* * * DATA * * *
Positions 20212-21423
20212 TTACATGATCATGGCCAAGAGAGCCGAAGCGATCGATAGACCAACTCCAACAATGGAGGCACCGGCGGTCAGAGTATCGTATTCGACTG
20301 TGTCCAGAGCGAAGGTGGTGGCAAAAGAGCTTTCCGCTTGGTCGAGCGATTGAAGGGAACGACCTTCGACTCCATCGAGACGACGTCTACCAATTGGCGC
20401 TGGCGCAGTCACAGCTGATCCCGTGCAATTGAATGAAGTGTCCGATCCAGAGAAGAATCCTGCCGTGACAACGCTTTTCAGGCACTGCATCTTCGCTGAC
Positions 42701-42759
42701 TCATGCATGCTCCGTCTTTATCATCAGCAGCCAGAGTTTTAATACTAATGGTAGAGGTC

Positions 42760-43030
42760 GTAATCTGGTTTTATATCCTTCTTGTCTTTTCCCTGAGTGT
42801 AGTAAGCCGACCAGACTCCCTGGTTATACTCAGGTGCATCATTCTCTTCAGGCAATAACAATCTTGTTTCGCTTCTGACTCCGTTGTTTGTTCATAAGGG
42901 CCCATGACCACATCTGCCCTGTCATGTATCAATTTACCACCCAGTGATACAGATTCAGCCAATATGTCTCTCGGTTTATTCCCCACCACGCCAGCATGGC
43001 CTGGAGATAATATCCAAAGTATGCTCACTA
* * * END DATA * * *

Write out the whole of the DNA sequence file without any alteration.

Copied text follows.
Positions 20212-21423
20212 TTACATGATCATGGCCAAGAGAGCCGAAGCGATCGATAGACCAACTCCAACAATGGAGGCACCGGCGGTCAGAGTATCGTATTCGACTG
20301 TGTCCAGAGCGAAGGTGGTGGCAAAAGAGCTTTCCGCTTGGTCGAGCGATTGAAGGGAACGACCTTCGACTCCATCGAGACGACGTCTACCAATTGGCGC
20401 TGGCGCAGTCACAGCTGATCCCGTGCAATTGAATGAAGTGTCCGATCCAGAGAAGAATCCTGCCGTGACAACGCTTTTCAGGCACTGCATCTTCGCTGAC
Positions 42701-42759
42701 TCATGCATGCTCCGTCTTTATCATCAGCAGCCAGAGTTTTAATACTAATGGTAGAGGTC

Positions 42760-43030
42760 GTAATCTGGTTTTATATCCTTCTTGTCTTTTCCCTGAGTGT
42801 AGTAAGCCGACCAGACTCCCTGGTTATACTCAGGTGCATCATTCTCTTCAGGCAATAACAATCTTGTTTCGCTTCTGACTCCGTTGTTTGTTCATAAGGG
42901 CCCATGACCACATCTGCCCTGTCATGTATCAATTTACCACCCAGTGATACAGATTCAGCCAATATGTCTCTCGGTTTATTCCCCACCACGCCAGCATGGC
43001 CTGGAGATAATATCCAAAGTATGCTCACTA